Tuesday, June 14, 2011

Heteronormative Privilege and the Femme dilemma.

Ok, so in my last post I said that people are assuming i'm a 'straight girl', and i'm wasnt happy about it.
I should probably explain what that means for me as a Femme (ooh another class on Queer Stuff 101!)

I'm not saying being Straight (heterosexual) is bad, but when people assume that i'm straight I lose my Queerness and Femme identity.

Suddenly i'm dressing like this/wearing makeup/etc for the male gaze or to attract a male partner (or because of societal expectations), not because its a queer expression of femininity. (I dont presume to speak for all/any heterosexual women here either).

It makes me uncomfortable to have to come out ten times a day.
I hate having to justify being queer to people around me because I look feminine ("but you're too pretty to be a dyke!"). I really hate it when I have to justify it to other queers because I don't look like Justin Beiber.

I get discouraged because sometimes the only time people can read me as queer is when I'm walking down the street with my girlfriend.

It hurts when other queers bring up Heteronormative Privilege, and think thats why i'm looking the way I do. "Heteronormative culture "privileges heterosexuality as normal and natural" and fosters a climate where LGBTQ are discriminated against in marriage, tax codes, and employment". - Wiki.

So, if I act/look straight I get the associated privileges for aligning myself with dominant heteronormative culture. I also get shunned by my own community. Yay me!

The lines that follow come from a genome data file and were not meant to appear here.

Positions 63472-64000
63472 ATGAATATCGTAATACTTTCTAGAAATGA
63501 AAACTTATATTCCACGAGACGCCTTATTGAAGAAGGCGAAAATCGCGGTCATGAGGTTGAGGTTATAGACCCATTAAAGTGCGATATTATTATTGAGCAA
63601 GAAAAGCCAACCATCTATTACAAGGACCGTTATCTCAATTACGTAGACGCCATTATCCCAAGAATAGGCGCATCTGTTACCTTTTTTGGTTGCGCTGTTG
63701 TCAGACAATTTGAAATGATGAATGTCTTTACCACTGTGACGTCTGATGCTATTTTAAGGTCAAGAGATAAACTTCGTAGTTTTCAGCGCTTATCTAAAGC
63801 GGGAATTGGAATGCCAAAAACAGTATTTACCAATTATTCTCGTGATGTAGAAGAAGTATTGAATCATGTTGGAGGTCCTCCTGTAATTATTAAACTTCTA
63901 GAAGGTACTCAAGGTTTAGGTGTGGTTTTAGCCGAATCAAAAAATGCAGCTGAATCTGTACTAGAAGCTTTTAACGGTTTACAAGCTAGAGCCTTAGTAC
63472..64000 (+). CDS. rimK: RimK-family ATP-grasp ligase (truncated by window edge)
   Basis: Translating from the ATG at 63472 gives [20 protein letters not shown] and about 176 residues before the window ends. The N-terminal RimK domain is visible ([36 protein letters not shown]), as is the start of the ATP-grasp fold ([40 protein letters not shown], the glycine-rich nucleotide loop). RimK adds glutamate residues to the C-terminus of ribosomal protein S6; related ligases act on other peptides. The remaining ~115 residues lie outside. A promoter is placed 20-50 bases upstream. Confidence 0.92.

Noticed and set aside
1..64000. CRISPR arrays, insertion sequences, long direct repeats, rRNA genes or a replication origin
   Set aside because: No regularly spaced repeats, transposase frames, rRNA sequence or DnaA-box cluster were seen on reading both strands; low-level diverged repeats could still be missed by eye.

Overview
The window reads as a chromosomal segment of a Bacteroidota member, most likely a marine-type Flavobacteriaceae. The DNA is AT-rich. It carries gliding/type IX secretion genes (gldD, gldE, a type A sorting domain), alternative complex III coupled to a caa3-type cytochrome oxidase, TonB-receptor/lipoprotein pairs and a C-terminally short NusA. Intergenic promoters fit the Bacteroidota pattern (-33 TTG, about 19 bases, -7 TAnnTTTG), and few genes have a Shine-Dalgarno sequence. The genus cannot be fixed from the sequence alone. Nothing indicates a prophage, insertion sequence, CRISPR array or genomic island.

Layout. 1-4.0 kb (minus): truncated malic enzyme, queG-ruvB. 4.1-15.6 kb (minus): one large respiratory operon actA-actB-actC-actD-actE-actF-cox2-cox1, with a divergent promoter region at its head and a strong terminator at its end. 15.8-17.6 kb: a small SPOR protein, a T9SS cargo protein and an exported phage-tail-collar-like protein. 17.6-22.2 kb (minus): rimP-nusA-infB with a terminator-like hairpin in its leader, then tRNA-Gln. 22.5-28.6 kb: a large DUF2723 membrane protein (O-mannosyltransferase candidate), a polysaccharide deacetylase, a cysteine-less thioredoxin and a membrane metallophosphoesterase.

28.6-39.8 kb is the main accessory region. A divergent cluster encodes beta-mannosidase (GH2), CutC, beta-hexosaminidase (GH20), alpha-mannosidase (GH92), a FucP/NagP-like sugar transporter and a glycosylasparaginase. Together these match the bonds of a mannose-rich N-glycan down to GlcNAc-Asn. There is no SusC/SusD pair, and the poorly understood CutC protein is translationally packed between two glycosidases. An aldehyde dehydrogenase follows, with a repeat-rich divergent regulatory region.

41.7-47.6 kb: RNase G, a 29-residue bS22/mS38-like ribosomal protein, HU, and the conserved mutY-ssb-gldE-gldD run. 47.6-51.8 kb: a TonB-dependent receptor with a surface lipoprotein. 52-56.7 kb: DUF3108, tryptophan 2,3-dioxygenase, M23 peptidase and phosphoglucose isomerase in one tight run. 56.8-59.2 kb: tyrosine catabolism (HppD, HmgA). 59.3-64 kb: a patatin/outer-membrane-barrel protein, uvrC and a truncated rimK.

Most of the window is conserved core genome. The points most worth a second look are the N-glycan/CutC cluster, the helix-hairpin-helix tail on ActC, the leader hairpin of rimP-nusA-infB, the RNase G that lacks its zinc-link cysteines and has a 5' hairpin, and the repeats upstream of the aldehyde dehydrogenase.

The dilemma Femmes have is how to navigate this fine line. Its uncomfortable.

We're not going to get beaten up for looking 'butch' - but our partners have been.
No-one is going to question our right to use the women's toilet - but our masculine-female friends get it all the time.

On the other hand, our partners and friends see how we struggle with our invisibility (its an interesting mix, hyper-visibility and invisibility).

There is no easy way to explain what its like to be Femme, but I hope this ramble might explain the political reasons why i'm umcomforable with people thinking i'm straight.

But I do love you Straighties, my sister's one too!
*tongue planted in cheek*



Andi B. Goode said...
This comment has been removed by the author.
Andi B. Goode said...

Reading this and things written by other femme lesbians I can understand (whilst it doesn't relate to me personally if that makes sense) the difficulties and I think it's important to think about? I can't write what I want to say properly. but I think it's great you wrote this.
(And as a hetero woman who dresses in a feminine way, I still have people assume I do it to attract men which I don't. Which is nowhere NEAR as frustrating or possibly even damaging, culturally or otherwise, as what you would face, of course. Hope it doesn't seem like I'm saying that at all).

Vintage Grrl said...

In all honesty, Bex, even with your uber short bright pink hair etc etc, I didn't assume you were gay, nor did I assume you were straight. I guess in my younger adult years, I knew so many different types of people (goth, transgender, gay, indie, swingers (not the dancing kind), hippy etc etc) that I never assume anyone's sexuality, because it's none of my business really.

I understand, however, your wanting to maintain your queer/femme identity because it's important to you.

Pixie said...

Thanks for posting that. I suppose I am puzzled at why people are so wrapped up in other peoples' sexuality. You simply should not have to explain yourself to anyone. Period.

Serina said...

It's nice when someone else understands. Thank you for being willing to say it.

Lisa said...

Ah, this is why I fucking love you lady. Yep, I totally identify with the coming out 10 times a day thing. xxx

Reana Louise said...

"Too pretty to be a dyke"? Sexuality isn't based on a hottie rating.

By the way, loving your new tartan skirt!

elise said...

Great post.

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